« Programming Note: Blog Holiday
Michael Ramsey
| Main | Why Justice Bushrod Washington Rejected a “Deeply Rooted in History” Standard for Fundamental Rights and Instead Adopted a Broader “All Times” Standard
Andrew Hyman »


Second Amendment  Originalism and the Problem of Law Office History
Saul Cornell

[Ed.: This guest post is from Professor Saul Cornell, Paul and Diane Guenther Chair in American History at Fordham University, responding to this post by Stephen Halbrook, excerpted on this blog here.]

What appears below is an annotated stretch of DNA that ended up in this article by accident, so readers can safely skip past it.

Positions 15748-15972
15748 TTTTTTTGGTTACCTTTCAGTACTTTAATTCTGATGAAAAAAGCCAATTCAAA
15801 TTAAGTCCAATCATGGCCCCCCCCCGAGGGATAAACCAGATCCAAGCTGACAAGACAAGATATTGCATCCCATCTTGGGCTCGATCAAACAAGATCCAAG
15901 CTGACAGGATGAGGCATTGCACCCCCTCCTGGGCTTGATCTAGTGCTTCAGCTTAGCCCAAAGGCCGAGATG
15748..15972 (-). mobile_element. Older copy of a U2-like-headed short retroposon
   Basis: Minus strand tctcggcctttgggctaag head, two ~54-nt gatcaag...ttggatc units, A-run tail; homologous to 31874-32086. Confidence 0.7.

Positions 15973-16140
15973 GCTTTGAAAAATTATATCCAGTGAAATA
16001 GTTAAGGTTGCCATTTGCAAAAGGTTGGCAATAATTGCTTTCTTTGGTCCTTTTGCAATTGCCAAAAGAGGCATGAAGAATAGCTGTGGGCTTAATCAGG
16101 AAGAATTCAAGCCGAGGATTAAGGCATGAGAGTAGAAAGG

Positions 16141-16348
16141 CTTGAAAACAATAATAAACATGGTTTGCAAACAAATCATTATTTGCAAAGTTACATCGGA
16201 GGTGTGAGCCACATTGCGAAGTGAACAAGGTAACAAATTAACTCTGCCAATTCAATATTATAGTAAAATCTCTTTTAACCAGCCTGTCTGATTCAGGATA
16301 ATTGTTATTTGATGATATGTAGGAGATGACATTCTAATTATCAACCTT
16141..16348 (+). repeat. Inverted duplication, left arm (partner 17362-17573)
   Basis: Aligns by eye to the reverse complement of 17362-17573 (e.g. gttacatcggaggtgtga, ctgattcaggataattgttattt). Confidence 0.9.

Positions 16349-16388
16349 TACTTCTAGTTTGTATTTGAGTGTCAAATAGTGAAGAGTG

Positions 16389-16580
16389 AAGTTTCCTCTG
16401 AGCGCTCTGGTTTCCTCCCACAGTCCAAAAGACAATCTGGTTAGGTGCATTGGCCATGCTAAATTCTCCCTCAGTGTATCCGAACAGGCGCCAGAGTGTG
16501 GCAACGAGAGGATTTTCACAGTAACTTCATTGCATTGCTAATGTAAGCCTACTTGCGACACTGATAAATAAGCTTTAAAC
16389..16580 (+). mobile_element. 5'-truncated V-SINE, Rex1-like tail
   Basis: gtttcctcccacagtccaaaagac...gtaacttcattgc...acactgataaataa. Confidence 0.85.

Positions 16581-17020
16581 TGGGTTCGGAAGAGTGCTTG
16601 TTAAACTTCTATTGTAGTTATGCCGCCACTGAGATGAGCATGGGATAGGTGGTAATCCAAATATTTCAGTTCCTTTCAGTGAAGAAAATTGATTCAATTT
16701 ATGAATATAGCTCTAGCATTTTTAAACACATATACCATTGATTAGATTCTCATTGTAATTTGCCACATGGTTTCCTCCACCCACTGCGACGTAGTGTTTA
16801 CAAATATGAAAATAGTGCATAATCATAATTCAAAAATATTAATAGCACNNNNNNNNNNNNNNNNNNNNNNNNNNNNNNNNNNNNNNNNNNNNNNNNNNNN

There is something deeply ironic about Stephen Halbrook’s  attack on my work as an example of law office history. Halbrook accuses me of engaging in law office history because I read a 1790s statute using the interpretive rules governing statutory construction from that period, not the modern rules Halbrook and other Second Amendment originalists typically employ in their anachronistic interpretations. Recovering what a law meant in the 1790s means using  18th century  interpretive conventions and applying the appropriate common law concepts to make sense of the text. Halbrook’s misreading of the text he cites is typical of originalists whose law office history methodology seems blithely unaware that lawyers and jurists in the Founding era operated with different rules and assumptions. I have made this point in several articles, pointed it out to Halbrook in person, and yet he persists in repeating claims that are demonstrably false. (See my  essay in Law and Contemporary Problems for further discussion.) Halbrook and other gun rights scholars  don’t understand that criminal intent and mens rea  were governed by different rules in the Founding era. Anyone who has read the foundational work of Columbia legal scholar George Fletcher and the more recent important work of Guyora Binder and Simon Stern would be familiar with the difference between the  objective view of  criminal mens rea familiar to Blackstone and modern criminal law’s subjective approach.  Sadly, Halbrook  and others like him live in a Second Amendment bubble cut off from serious legal history. Halbrook and other Second Amendment originalists typically prefer to cite other gun rights scholars and originalists and seldom engage with legal historians, particularly those who write about fields outside of the Second Amendment itself. This  insularity and parochialism  undercuts Halbrook’s credibility among  real scholars who regard him as little more than a hired gun doing the bidding of the gun lobby. (Both Halbrook and fellow Volokh Conspiracy contributor David Kopel have taken  buckets of cash from the NRA  to fund amicus briefs  and other pro-gun proselytizing.) Halbrook’s grasp of the relevant legal and historical materials necessary to understand Anglo-American law in this area is deficient on multiple counts. He does not seem familiar with  the exposition of  the Statute of Northampton in Michael Dalton’s Country Justice, the most widely reprinted and influential popular guide to the law from the eighteenth century.   Dalton’s account of the traditional prohibition on armed travel explains why Halbrook’s reading of the Massachusetts statute he cites is profoundly anachronistic. Traveling armed, Dalton reminded his readers, who included among others  John Adams and Thomas Jefferson, was a threat to the peace and a per se  violation  of the law because “it striketh a fear and Terror” in those who did not violate the law which prohibited traveling habitually armed. (Arming was permissible in a small number of well-defined  exceptions, but Halbrook and other Second Amendment originalists, most notably Joyce Lee Malcolm, consistently confuse the exception to these rules with the rules themselves.)  Indeed, as historian Patrick Charles has shown, the entire idea of a right to peaceable armed travel in public, a concept used by the  Bruen majority,  was invented by gun rights activists and planted in law reviews as part of a larger strategy to remake the Second Amendment into its current super-sized gun rights amendment, an interpretation that has little foundation in text, history, or tradition. To be sure, the American Revolution republicanized the concept of the peace and other common law ideas. American law did expand gun rights, but not in the way Halbrook and his cabal of activist pseudo-scholars have maintained. Massachusetts revised its Northampton-style surety law during the codification movement  in the early 19th century and the state’s leading criminal law authority, Peter Oxenbridge Thacher explained the meaning of the law in unambiguous terms. “In our own Commonwealth [of Massachusetts],” he reminded members of the grand jury, “no person may go armed with a dirk, dagger, sword, pistol, or other offensive and dangerous weapon, without reasonable cause to apprehend an assault or violence to his person, family, or property.”  Confronted by such clear  evidence that the leading criminal jurist in antebellum Massachusetts interpreted the legal limits on armed travel in a way that supports my argument and contradicts their  anachronistic libertarian reading,  Second Amendment originalists,  including David Kopel, Robert Leider, and Halbrook,  are reduced to making the absurd argument that Thacher’s gloss on his state’s own law does not count because it was uttered in a grand jury charge, not a trial. In fact, anyone with even a smattering of knowledge about antebellum American legal culture would understand that grand jury charges were exceedingly important civic and legal occasions. These events offered learned judges, the  “sages of the law,” an opportunity to expound the meaning of statutes and other important legal texts. Yet, in the upside-down world of Second Amendment originalism such evidence is precluded from consideration. The real question scholars interested in the historical meaning of the Second Amendment  must ponder is simple. Who is a better guide to understanding what early American firearms statutes meant: early American jurists, including Thacher, or modern libertarians steeped in the culture of today’s Federalist Society? Most historians would pick the former, Kopel and Halbrook obviously favor the latter. This fact alone renders their comments on the history of the Second Amendment ludicrous.